Ukraine denies it was behind strike on nuclear plant

Felix Light and Guy Faulconbridge |

Ukraine drones struck the dome of a building at Russian-controlled Zaporizhzhia nuclear plant.
Ukraine drones struck the dome of a building at Russian-controlled Zaporizhzhia nuclear plant.

Russia says Ukraine has struck the Zaporizhzhia nuclear power station controlled by Russian forces three times and demanded the West respond, although Kyiv says it had nothing to do with the attacks.

The International Atomic Energy Agency (IAEA), which has experts at the site, said it was the first time the nuclear plant, Europe’s largest, was directly targeted since November 2022.

It said the attack had endangered nuclear safety.

Russian forces took control of the plant in 2022 shortly after their full-scale invasion of Ukraine.

Both Moscow and Kyiv have repeatedly accused each other of risking a nuclear accident by attacking the plant.

Russia’s state nuclear corporation, Rosatom, said Ukraine attacked the plant three times on Sunday with drones, first injuring three near a canteen, then attacking a cargo area and then the dome above reactor six.

“Zaporizhzhia nuclear power station has been subjected to an unprecedented series of drone attacks, a direct threat to the safety of the plant,” Rosatom said.

“The radiation levels at the plant and the surrounding area have not changed.”

A Ukrainian intelligence official said Kyiv had nothing to do with any strikes on the station and suggested they were the work of Russians themselves.

“Russian strikes, including imitation ones, on the territory of the Ukrainian nuclear power plant … have long been a well known criminal practice of the invaders,” spokesperson for Ukraine’s HUR Main Intelligence Directorate Andriy Usov said.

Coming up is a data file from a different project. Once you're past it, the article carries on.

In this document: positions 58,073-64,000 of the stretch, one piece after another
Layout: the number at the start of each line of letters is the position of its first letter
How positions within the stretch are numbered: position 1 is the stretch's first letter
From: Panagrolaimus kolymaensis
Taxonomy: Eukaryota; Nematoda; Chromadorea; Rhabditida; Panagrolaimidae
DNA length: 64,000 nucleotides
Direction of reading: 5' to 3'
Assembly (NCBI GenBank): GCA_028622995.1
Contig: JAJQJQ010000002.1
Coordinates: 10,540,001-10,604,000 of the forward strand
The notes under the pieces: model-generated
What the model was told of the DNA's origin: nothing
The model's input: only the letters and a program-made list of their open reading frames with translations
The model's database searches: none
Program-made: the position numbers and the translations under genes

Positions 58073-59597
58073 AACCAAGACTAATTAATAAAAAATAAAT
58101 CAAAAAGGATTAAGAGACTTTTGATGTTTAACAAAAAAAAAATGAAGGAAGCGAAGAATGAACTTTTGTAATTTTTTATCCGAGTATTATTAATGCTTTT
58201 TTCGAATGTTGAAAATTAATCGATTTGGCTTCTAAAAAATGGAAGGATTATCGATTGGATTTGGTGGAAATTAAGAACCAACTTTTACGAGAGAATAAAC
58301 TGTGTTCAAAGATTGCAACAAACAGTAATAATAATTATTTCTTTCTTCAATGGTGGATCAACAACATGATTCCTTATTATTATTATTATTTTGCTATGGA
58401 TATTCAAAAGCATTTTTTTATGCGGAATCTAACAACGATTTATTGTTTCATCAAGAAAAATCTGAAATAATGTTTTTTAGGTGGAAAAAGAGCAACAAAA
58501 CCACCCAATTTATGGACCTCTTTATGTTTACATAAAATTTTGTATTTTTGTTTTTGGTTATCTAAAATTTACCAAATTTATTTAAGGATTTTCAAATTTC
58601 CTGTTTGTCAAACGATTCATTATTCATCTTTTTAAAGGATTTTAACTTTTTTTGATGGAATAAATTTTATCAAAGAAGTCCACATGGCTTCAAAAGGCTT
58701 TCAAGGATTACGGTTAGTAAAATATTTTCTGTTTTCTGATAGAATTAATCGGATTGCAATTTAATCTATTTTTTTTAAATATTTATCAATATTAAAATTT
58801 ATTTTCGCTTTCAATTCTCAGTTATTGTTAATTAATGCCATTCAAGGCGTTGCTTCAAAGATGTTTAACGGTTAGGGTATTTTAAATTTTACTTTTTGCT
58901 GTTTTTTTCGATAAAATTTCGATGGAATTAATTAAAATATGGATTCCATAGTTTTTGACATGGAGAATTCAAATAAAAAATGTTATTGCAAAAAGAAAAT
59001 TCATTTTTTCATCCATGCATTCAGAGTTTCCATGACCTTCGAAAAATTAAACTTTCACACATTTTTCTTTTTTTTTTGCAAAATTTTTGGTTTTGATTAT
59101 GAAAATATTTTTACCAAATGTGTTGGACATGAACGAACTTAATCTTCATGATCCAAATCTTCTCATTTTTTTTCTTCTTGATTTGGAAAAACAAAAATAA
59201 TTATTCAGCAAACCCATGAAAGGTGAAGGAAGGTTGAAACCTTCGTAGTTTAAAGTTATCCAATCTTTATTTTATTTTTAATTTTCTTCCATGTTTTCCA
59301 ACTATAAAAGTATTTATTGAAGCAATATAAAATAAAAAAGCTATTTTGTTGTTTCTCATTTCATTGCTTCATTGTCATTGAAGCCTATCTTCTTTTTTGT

Reuters was unable to immediately verify battlefield accounts from either side.

The nuclear plant has six Soviet-designed VVER-1000 V-320 water-cooled and water-moderated reactors containing Uranium 235 and also has spent nuclear fuel at the facility.

Zaporizhzhia nuclear power plant
Russia and Ukraine have accused each other of striking the Zaporizhzhia nuclear power plant. (AP PHOTO)

Four reactors are in cold shutdown while one is shut down for repair and another is in so-called “hot shutdown”, according to the plant.

Russian Foreign Ministry spokeswoman Maria Zakharova urged world leaders to condemn the act of “nuclear terrorism”.

Zakharova asked how many more times Ukraine would endanger nuclear safety at the plant before Western leaders took action.

The IAEA said its experts had confirmed three drone attacks and that Russian troops engaged what appeared to be a drone approaching reactor six.

“This is a major escalation of the nuclear safety and security dangers facing the Zaporizhzhia Nuclear Power Plant,” IAEA Director General Rafael Grossi said in a statement.

“Such reckless attacks significantly increase the risk of a major nuclear accident and must cease immediately.”

Grossi said attacking a nuclear power plant was “an absolute no-go”.

“Although the damage at unit six has not compromised nuclear safety, this was a serious incident that had the potential to undermine the integrity of the reactor’s containment system,” he said. 

It comes as Russia launched more than two dozen attack drones on Ukraine, hitting critical infrastructure in the central Zhytomyr region and damaging logistics facilities in the south, officials said.

The Zvyahel city council in Ukraine’s Zhytomyr region urged people to stay indoors after Russia’s air attack on a critical infrastructure object resulted in air pollution.

“Russia struck an infrastructure object of the community overnight,” the city council said on the Telegram messaging app on Monday. 

“There are no casualties among the civilian population. 

“Currently, there is a direct threat of air pollution, so it is recommended to stay indoors with closed windows.” 

Officials provided no further details.

Russia has intensified its drone and missile strikes against Ukrainian energy facilities in recent weeks, causing significant damage and threatening Ukrainians with a repeat of the blackouts they experienced in the first year after Russia invaded in February 2022. 

Reuters